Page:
Tom Henderson runs Pearl of Alaska, one of the largest oyster farms in Alaska. And he's just a one-man operation.
Henderson supplies the only Alaska oysters regularly available in Juneau grocery stores and restaurants. Those outlets number just two: Super Bear Supermarket in the Mendenhall Valley and the Baranof Hotel restaurant downtown.
That hints at the size of the Alaska oyster industry. Last year, 26 organizations sold about $450,000 in oysters. People have been trying to grow these persnickety bivalves in Alaska for a century. But the industry is just now at the point where it might take off.
Growing oysters has a lot of the challenges of farming on land. It's hard labor on a seasonal schedule. It's subject to the mercy of the weather. And it gives small margins with a long wait for any return on a heavy initial investment.
But for those who want to grow something - such as Henderson, who grew up on a farm in Haines - it's just the right niche.
"The whole Southeast region is in such economic flux. Big-time tourism is not for everybody. I reckon that aquaculture and oysters are one of the answers," Henderson said.
A taste of the sea
Henderson once had an oyster-farming neighbor a few miles away who convinced him to try a few. He could have counted the number he'd eaten on two hands when he decided to farm them.
"It takes a little bit to get used to the idea of eating them," said Henderson, remembering his first oyster. "You just hold your breath and suck it down, and it's just kind of salty."
By this time he has become a connoisseur, however.
An oyster's delicate flavor bears the strong mark of its specific upbringing. The bivalve from one beach may be distinguished from the one next to it by looks and flavor.
At the Super Bear meat counter, your correspondent slurped a few Kake oysters and a few of the Port Washington competition. Both were fresh, juicy and salty, as oysters should be. Those from Kake looked different - they were clean and white, compared to the algae-crusted Washington ones. They had fewer bugs, the burrowing ghost shrimp that plague oyster farmers (though they don't hurt people). They were flatter.
A pop of the hinges. The Southeast oyster emerged, skinnier than its plump Washington comrade. It tasted stronger and more of minerals. Your correspondent had trouble choosing a favorite.
Those who buy Henderson's oysters swear by them.
Daniel Carson, food and beverage manager of the Baranof, serves Pearl of Alaska oysters on the half shell and baked Rockefeller (with spinach and Pernod) or Casino (bacon and green onion).
"They're fresher," he said. "They're just being produced right here, and there's no lag time."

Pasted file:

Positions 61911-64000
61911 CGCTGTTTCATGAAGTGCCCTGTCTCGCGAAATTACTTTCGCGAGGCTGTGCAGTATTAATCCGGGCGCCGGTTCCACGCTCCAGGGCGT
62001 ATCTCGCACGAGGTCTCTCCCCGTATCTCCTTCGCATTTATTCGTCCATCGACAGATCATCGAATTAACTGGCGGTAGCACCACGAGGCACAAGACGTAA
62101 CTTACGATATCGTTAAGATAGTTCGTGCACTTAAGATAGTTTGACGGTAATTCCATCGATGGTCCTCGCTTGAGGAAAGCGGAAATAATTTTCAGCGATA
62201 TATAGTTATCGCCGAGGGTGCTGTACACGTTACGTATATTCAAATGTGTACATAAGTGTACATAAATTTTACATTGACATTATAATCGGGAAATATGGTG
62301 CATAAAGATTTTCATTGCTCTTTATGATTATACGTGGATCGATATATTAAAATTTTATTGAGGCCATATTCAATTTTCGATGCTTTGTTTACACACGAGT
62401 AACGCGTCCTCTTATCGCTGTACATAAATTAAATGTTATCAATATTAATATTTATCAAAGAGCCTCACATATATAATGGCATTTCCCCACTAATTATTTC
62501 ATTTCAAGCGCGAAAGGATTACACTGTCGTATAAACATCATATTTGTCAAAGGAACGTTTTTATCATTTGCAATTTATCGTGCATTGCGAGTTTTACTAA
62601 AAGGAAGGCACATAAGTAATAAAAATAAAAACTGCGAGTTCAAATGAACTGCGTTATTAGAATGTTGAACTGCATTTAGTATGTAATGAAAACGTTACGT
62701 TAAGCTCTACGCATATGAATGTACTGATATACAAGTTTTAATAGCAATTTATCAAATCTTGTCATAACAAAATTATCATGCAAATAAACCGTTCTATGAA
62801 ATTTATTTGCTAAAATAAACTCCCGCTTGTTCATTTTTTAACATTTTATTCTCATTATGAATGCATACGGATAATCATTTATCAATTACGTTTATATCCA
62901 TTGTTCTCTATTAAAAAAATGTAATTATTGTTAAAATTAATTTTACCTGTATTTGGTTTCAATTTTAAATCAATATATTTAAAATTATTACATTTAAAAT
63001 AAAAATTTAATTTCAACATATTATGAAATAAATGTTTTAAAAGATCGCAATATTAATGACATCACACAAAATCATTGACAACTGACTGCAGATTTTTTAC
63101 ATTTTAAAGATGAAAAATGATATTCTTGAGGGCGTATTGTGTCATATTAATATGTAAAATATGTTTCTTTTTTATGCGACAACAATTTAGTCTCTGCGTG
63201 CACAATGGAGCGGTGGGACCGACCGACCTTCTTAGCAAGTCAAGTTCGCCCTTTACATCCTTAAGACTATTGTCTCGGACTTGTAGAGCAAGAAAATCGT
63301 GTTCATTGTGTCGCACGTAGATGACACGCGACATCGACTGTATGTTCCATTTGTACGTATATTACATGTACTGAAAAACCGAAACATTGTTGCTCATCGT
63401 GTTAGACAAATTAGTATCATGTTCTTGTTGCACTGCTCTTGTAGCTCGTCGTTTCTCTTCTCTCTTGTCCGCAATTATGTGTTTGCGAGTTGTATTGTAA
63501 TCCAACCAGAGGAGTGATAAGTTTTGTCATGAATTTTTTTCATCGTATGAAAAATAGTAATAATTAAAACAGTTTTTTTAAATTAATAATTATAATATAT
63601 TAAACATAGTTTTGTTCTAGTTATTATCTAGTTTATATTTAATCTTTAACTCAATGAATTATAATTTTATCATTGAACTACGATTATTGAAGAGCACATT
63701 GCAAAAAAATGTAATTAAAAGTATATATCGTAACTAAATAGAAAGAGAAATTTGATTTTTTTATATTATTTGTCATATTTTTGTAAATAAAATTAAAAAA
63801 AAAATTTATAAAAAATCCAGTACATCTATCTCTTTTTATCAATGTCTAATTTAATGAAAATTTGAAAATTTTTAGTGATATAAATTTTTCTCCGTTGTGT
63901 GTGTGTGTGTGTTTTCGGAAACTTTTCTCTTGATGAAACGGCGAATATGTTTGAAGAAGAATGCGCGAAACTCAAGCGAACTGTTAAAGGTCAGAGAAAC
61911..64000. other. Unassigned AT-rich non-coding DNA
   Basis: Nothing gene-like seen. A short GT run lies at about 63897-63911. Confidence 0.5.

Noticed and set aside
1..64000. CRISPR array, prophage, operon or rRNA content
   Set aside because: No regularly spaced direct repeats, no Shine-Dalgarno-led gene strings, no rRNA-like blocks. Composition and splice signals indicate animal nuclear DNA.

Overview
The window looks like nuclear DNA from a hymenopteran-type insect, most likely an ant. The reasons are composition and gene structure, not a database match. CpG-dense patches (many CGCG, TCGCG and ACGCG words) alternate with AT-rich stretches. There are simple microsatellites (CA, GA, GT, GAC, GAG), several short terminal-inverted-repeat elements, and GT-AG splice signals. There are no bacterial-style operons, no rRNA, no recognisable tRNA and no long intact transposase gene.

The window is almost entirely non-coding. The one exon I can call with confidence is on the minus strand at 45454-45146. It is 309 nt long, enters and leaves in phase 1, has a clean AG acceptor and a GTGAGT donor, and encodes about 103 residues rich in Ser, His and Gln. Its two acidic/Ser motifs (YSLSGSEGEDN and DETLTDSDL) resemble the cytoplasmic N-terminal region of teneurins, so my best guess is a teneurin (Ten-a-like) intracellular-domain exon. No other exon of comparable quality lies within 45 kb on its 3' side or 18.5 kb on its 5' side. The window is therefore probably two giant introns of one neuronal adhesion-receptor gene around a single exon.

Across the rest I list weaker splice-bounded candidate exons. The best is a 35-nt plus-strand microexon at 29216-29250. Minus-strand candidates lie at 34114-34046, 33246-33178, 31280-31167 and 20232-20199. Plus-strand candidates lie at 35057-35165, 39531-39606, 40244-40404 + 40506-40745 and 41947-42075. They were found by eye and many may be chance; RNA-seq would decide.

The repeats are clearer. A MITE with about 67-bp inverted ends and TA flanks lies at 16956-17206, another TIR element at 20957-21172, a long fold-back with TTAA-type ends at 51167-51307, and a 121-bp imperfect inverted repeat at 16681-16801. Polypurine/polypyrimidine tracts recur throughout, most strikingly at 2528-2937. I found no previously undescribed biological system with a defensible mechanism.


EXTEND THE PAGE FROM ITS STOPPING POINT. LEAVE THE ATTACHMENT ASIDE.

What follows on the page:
Kenny Kaplor, meat manager at Super Bear, said customers tend to prefer the Kake oysters to the Port Washington ones. So does he, he said as he tipped one back.
"They're sweeter, I think, a much better flavor."
Henderson, up to his knees in oysters most days, said, "I don't eat too many of them."
How many is not too many?
"Maybe a half-dozen of them a day. If it's close to dinner and I'm hungry, more."
People have been trying to grow oysters in Alaska since the early 20th century, according to Ray RaLonde, an aquaculture consultant with the University of Alaska Fairbanks Sea Grant Marine Advisory Program.
"Not knowing much about oyster biology or anything, it didn't really work," he said.
Many of those early winters were extra cold, and the oysters on the beach often froze. Permitting was a challenge from territorial days, too. At the height in the 1940s, the industry got up to all of 550 gallons of shucked meat. It was up and down, though; some years there were no oysters.
The industry didn't really get going until the late 1970s. A cadre of men in southern Southeast Alaska set up some rectangular log frames in the water, another not-so-reliable method.
By 1989, just one farmer made a living on oysters: Don Nicholson of Canoe Lagoon off Prince of Wales Island. He's still farming today.
In the 1980s, there also was a big debate about whether to allow fish farms at all.
Oysters were grandfathered in under the 1990 Aquatic Farming Act. It helped that they couldn't reproduce in cold Alaska waters, so the potential for nonnative species invasion was nil.
That oysters can't spawn here is both gift and curse, though, for their farmers. In the summer, warm waters down south trigger native oysters there to go "spawny." They're putting all their energy resources into gametes, not fattening themselves up. They are bitter and soft, with a white, oozy milk inside.
That doesn't happen to oysters in Alaska, where the water is too cold. They stay delicious in the summer, and may even take on a buttery flavor.